Hanoch Levin

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Hanoch Levin
Born December 18, 1943
Died August 18, 1999(1999-08-18) (aged 55)
Citizenship Israeli
Alma mater Tel Aviv University
Occupation Dramatist, theater director, author, and poet
Home town Neve Sha'anan, in southern Tel Aviv, Israel
Awards 1994 Bialik Prize for literature

Hanoch Levin (December 18, 1943 – August 18, 1999; Hebrew חנוך לוין), was a prominent Israeli dramatist, theater director, author and poet, best known for his theater plays.

Early life[edit]

Hanoch Levin's childhood home

Hanoch Levin was born in 1943 to Malka and Israel Levin, who immigrated to Palestine in 1935 from Łódź, Poland. He grew up in a religious home in the Neve Sha'anan neighborhood in southern Tel Aviv. His father ran a grocery store.

As a child, he attended the Yavetz State Religious School. In the 1950s, his brother, David, who was nine years older than he was, worked as an assistant director at the Cameri Theater. His father died of a heart attack when he was 12 years old. Hanoch attended Zeitlin Religious High School in Tel Aviv. After ninth grade, he left school to help support the family. He worked as a messenger boy for the Herut company and took classes at a night school for working youth at the Ironi Aleph middle school. There he joined a drama club and acted in Michal, Daughter of Saul by Aharon Ashman.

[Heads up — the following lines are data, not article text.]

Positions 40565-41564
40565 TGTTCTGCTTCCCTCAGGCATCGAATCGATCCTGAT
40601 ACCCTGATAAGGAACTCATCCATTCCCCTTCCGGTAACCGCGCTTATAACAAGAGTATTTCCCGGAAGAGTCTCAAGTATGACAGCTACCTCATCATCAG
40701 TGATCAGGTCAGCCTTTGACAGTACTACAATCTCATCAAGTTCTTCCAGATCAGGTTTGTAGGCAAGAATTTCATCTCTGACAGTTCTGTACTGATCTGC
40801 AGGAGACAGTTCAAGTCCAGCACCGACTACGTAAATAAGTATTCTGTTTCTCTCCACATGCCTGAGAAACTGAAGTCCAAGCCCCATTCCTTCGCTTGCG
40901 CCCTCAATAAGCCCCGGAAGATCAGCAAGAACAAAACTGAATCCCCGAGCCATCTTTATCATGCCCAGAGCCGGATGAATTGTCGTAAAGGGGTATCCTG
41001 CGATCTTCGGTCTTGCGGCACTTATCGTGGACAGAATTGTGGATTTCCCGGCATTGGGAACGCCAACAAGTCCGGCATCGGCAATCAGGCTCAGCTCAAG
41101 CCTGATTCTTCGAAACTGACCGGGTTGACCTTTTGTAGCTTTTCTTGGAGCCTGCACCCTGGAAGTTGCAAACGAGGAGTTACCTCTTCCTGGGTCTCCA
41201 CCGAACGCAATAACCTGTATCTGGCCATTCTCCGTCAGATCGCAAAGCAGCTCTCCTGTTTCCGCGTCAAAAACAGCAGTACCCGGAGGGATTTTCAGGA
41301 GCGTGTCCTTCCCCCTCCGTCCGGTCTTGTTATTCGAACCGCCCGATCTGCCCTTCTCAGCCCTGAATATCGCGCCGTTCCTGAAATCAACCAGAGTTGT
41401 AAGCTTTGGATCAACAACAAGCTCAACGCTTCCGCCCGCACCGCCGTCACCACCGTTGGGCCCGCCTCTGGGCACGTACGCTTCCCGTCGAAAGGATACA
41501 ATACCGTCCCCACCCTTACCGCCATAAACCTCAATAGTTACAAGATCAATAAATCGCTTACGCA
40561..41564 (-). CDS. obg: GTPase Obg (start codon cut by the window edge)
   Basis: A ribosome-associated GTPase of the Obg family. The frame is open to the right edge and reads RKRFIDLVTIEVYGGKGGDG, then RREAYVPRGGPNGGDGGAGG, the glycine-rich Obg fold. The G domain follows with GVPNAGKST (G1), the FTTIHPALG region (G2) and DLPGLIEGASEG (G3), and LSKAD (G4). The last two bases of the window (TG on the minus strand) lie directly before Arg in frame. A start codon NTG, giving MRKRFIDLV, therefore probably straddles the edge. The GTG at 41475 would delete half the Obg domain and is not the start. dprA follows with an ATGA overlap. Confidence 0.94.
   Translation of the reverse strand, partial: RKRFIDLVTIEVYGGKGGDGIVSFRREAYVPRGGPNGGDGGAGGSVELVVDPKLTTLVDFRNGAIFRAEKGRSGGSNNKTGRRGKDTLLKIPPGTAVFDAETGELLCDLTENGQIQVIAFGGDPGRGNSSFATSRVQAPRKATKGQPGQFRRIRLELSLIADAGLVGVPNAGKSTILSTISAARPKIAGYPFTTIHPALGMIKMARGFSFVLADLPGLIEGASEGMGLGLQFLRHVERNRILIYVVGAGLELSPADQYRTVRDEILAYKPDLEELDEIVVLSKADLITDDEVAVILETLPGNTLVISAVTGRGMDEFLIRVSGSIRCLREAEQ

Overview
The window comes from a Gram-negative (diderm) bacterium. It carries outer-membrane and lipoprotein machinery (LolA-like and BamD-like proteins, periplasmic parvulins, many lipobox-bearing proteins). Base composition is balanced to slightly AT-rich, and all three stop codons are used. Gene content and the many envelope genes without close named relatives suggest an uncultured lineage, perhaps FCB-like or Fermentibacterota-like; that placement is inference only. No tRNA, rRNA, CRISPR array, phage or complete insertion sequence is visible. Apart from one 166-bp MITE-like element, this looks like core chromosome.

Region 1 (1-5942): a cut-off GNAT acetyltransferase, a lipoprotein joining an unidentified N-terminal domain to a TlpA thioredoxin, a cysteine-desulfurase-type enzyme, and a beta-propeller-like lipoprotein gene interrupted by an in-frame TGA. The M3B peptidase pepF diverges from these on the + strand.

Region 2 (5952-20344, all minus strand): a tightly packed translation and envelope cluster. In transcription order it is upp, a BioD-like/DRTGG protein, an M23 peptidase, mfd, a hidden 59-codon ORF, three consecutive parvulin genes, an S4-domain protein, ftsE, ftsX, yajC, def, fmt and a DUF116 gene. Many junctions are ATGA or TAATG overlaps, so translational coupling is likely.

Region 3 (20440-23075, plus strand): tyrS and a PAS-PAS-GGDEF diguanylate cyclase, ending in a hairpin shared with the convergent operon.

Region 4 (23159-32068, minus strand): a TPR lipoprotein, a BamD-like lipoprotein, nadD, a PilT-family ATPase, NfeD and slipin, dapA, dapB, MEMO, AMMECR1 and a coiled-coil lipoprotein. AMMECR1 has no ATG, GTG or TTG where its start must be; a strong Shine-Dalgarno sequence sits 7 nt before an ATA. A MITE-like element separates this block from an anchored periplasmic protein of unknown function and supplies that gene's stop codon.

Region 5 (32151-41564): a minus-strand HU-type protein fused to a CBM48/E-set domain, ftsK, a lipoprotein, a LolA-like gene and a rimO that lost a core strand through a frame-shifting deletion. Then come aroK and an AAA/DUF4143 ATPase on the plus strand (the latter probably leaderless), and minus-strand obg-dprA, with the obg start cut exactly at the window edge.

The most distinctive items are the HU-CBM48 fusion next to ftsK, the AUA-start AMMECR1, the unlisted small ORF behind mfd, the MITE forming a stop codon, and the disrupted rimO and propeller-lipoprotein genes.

Professional life[edit]

Academic studies[edit]

After serving his compulsory military duty as a code clerk in the signal corps, Levin began to study philosophy and Hebrew literature at Tel Aviv University (1964–67). In 1965 he joined the editorial board of the Dorban newspaper, one of the university's two student newspapers. Some passages from the period were republished, with thorough revisions, as part of his later work. For example, "A Hardened Ballad of a Soldier Man and Woman" from June 1966 was revised as "Black Eagle on a Red Roof" and published after the 1982 Lebanon War.

During his university studies, Levin associated with the Communist Party, where he met Danny Tracz, the dramatist of the Communist youth. A friendship and professional kinship developed between the two that lasted beyond the period of their party activities.

Early writings[edit]